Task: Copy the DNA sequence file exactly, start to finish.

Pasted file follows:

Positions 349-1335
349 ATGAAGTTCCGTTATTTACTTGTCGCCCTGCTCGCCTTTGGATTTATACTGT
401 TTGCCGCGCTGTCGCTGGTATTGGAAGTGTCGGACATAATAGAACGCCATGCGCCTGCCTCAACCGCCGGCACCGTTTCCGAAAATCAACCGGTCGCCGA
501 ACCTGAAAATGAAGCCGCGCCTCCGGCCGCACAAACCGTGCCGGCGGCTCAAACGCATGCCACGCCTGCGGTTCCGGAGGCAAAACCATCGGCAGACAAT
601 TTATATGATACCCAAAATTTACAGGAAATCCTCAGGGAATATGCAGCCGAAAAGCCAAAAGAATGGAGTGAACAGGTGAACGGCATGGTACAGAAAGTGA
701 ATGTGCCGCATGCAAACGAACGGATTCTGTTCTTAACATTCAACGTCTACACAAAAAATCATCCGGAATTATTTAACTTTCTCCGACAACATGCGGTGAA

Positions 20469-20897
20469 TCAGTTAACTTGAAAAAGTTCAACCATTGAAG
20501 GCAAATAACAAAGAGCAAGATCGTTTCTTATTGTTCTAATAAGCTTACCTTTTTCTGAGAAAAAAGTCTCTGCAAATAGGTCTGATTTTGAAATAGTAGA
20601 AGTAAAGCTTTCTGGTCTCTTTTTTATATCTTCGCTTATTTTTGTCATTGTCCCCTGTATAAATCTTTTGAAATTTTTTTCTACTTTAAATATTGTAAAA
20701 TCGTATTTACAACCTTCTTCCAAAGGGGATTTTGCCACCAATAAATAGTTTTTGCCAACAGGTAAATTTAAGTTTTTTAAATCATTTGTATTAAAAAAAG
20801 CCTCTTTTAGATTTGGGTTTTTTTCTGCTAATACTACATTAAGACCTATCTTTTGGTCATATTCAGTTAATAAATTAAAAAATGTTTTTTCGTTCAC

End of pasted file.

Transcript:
Positions 349-1335
349 ATGAAGTTCCGTTATTTACTTGTCGCCCTGCTCGCCTTTGGATTTATACTGT
401 TTGCCGCGCTGTCGCTGGTATTGGAAGTGTCGGACATAATAGAACGCCATGCGCCTGCCTCAACCGCCGGCACCGTTTCCGAAAATCAACCGGTCGCCGA
501 ACCTGAAAATGAAGCCGCGCCTCCGGCCGCACAAACCGTGCCGGCGGCTCAAACGCATGCCACGCCTGCGGTTCCGGAGGCAAAACCATCGGCAGACAAT
601 TTATATGATACCCAAAATTTACAGGAAATCCTCAGGGAATATGCAGCCGAAAAGCCAAAAGAATGGAGTGAACAGGTGAACGGCATGGTACAGAAAGTGA
701 ATGTGCCGCATGCAAACGAACGGATTCTGTTCTTAACATTCAACGTCTACACAAAAAATCATCCGGAATTATTTAACTTTCTCCGACAACATGCGGTGAA

Positions 20469-20897
20469 TCAGTTAACTTGAAAAAGTTCAACCATTGAAG
20501 GCAAATAACAAAGAGCAAGATCGTTTCTTATTGTTCTAATAAGCTTACCTTTTTCTGAGAAAAAAGTCTCTGCAAATAGGTCTGATTTTGAAATAGTAGA
20601 AGTAAAGCTTTCTGGTCTCTTTTTTATATCTTCGCTTATTTTTGTCATTGTCCCCTGTATAAATCTTTTGAAATTTTTTTCTACTTTAAATATTGTAAAA
20701 TCGTATTTACAACCTTCTTCCAAAGGGGATTTTGCCACCAATAAATAGTTTTTGCCAACAGGTAAATTTAAGTTTTTTAAATCATTTGTATTAAAAAAAG
20801 CCTCTTTTAGATTTGGGTTTTTTTCTGCTAATACTACATTAAGACCTATCTTTTGGTCATATTCAGTTAATAAATTAAAAAATGTTTTTTCGTTCAC